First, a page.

Feb 20th, 2017

A model for civic engagement

Originally posted by: The Virginian Pilot

UNSEASONABLY WARM temperatures coaxed hundreds from their homes on a recent Sunday, but they weren’t spending the day at a park or on a golf course.

They flocked instead to the Academy for Discovery at Lakewood for a civic fair and workshop series to encourage greater involvement in public affairs. The event, called Engage Norfolk, sought to harness some of the energy bubbling among a concerned and motivated citizenry, directing it toward productive ends.

Certainly it’s the type of thing sorely needed in a nation where the past year has rekindled interest in civic affairs.

The contentious presidential election may have driven as many people away from the debate as it drew new people in. Still, the candidacy of Donald Trump proved to be a powerful force for getting first-time voters to the polls and for bringing many folks back to the process.

His election also lit a fire under progressives, who took to the streets in remarkable numbers the day after Trump’s inauguration. The executive order on immigration prompted rallies at more than a dozen airports, where thousands filled terminals — some protesting for the first time in their lives.

While there have been some violent episodes, notably in the streets of Washington, D.C., after Trump took the oath of office, the vast majority of the displays of civic action have been both peaceful and powerful. Like newcomers throughout America’s political process, today’s are eager to make a difference.

Likewise, Trump supporters who carried their candidate to victory hope to see a president follow through on his promises. They, too, are willing to work to see him succeed. They will find allies among tea party activists, who have for years helped shape the agenda for the Republican Party and who remain an active force in Washington and elsewhere.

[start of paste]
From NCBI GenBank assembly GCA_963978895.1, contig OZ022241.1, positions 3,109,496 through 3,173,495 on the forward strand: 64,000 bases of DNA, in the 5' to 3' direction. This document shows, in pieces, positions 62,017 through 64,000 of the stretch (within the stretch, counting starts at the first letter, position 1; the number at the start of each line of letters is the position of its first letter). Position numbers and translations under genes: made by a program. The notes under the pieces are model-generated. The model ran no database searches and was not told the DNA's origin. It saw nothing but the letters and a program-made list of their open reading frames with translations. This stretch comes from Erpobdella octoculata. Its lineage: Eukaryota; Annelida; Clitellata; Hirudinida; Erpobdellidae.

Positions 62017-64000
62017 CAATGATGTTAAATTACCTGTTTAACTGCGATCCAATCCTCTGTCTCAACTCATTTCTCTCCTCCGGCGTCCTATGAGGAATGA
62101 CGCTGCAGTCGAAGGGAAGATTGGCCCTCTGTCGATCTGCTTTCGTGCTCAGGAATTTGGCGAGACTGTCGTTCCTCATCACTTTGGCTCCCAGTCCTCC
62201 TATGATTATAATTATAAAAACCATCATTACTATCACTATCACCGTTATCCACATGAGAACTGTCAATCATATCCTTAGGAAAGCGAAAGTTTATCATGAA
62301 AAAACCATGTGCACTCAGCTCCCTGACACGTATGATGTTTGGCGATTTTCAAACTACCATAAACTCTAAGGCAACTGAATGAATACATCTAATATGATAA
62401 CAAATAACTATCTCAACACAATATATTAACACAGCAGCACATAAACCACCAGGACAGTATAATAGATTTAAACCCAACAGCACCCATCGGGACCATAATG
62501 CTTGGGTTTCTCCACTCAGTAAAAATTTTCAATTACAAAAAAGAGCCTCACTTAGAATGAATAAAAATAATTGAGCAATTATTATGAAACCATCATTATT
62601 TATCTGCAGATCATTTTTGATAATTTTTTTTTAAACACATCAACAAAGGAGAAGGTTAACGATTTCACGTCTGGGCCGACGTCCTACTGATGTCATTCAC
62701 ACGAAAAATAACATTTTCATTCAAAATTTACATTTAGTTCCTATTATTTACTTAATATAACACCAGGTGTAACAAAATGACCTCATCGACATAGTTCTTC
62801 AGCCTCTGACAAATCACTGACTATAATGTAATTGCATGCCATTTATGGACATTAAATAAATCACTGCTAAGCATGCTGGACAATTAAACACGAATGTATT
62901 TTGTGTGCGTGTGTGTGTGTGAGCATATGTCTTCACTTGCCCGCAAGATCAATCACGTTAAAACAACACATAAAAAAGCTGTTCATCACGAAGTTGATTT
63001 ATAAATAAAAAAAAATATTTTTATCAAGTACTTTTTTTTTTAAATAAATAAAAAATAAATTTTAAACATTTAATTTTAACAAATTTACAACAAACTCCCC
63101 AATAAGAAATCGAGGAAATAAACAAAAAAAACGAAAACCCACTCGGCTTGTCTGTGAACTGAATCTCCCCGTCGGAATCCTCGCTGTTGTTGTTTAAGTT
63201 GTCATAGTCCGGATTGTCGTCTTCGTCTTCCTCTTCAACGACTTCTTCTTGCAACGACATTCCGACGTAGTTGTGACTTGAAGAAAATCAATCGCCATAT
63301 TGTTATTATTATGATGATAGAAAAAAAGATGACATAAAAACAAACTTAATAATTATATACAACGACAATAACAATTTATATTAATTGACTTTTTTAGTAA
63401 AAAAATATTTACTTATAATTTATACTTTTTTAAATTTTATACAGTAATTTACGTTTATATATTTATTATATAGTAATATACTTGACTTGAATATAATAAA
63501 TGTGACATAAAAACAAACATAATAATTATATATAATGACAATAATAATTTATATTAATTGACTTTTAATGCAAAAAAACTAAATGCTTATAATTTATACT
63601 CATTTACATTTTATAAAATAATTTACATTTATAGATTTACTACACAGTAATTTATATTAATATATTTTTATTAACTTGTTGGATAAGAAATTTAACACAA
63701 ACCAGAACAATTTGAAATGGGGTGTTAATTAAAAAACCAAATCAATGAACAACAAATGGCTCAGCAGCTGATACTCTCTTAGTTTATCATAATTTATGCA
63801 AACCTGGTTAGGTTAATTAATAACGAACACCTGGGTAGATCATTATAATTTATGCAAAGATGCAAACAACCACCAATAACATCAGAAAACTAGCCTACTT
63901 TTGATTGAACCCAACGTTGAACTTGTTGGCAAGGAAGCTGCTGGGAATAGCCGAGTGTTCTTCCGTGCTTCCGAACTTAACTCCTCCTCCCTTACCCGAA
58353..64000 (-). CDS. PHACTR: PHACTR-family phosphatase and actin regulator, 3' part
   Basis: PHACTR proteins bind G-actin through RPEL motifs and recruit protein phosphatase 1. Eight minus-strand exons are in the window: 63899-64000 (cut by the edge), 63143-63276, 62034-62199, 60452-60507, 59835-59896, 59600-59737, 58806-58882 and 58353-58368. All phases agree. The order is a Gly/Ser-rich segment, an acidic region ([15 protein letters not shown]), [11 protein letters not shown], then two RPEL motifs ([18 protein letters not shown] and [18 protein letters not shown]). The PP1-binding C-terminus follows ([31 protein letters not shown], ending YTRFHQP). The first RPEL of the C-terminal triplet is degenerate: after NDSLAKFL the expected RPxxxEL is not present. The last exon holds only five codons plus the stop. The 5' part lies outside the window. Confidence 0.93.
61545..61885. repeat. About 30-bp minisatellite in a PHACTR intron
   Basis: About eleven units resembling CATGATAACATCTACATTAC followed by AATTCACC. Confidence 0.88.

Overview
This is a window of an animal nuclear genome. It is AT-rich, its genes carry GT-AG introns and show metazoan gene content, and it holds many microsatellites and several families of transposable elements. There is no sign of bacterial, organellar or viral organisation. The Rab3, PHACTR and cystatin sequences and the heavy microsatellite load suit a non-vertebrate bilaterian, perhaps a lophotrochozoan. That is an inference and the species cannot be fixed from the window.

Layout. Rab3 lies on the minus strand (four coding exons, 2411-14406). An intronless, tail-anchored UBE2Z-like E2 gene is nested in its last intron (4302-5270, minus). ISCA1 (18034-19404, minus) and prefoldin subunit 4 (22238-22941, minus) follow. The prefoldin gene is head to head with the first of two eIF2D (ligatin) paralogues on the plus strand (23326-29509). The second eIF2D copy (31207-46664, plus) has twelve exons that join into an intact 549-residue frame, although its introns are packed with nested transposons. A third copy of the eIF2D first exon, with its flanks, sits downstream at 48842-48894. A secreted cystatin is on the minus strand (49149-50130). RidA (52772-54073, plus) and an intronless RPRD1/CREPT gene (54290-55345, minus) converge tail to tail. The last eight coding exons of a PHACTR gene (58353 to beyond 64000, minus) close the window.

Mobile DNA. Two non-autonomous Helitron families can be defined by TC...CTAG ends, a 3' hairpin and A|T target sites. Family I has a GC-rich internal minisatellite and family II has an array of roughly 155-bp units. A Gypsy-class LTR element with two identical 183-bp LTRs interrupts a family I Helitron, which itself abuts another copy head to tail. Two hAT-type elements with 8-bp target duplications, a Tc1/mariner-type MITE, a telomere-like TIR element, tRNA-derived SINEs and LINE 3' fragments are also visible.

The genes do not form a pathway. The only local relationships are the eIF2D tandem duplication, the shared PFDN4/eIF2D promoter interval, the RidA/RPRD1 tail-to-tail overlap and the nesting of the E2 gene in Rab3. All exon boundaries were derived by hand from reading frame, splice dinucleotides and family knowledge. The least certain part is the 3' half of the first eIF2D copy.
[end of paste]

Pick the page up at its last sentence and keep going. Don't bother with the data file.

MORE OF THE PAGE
While the new White House is the lodestar for protests and rallies, so much of this energy would be better devoted to state and local politics — where so many decisions affecting citizens’ day-to-day lives takes place.

Consider the recent fervor over the nomination of Betsy DeVos as secretary of education.

A generous Republican donor with an established record as a proponent of school choice and voucher programs, DeVos became a lightning rod for criticism as she struggled to answer basic questions about education policy during confirmation hearings.

Public school activists, teacher unions and Trump opponents pounced, engineering a spirited campaign to see her defeated. They nearly succeeded as Vice President Mike Pence broke a tie in the Senate to complete DeVos’s appointment.

The energy behind the campaign was undeniable, and any interest in the nuances of federal education policy should be applauded. But could those shouting the loudest identify the members of their local school board? Have they directed similar energy toward the advancement of education initiatives in Richmond, measures with far greater affect on local public schools than anything Washington does?

Certainly they should. All Americans with passion and ideas should find a productive outlet for participating in the public debate. Direct that energy toward local issues, since an effort to improve one’s neighborhood can have a tangible and more immediate impact.

That’s what Engage Norfolk sought to capture, and the public responded by coming out in droves to learn about groups making a difference, political organizations (the Democrats, Republicans and Libertarians were all represented) and how to get involved in civic affairs.

Kudos to AltDaily, the New Journal & Guide, Volunteer Hampton Roads and Norfolk Councilwoman Andria McClellan for sponsoring the event, which could have a lasting impact on the city.

May this be a model for other communities in Hampton Roads and across the nation.

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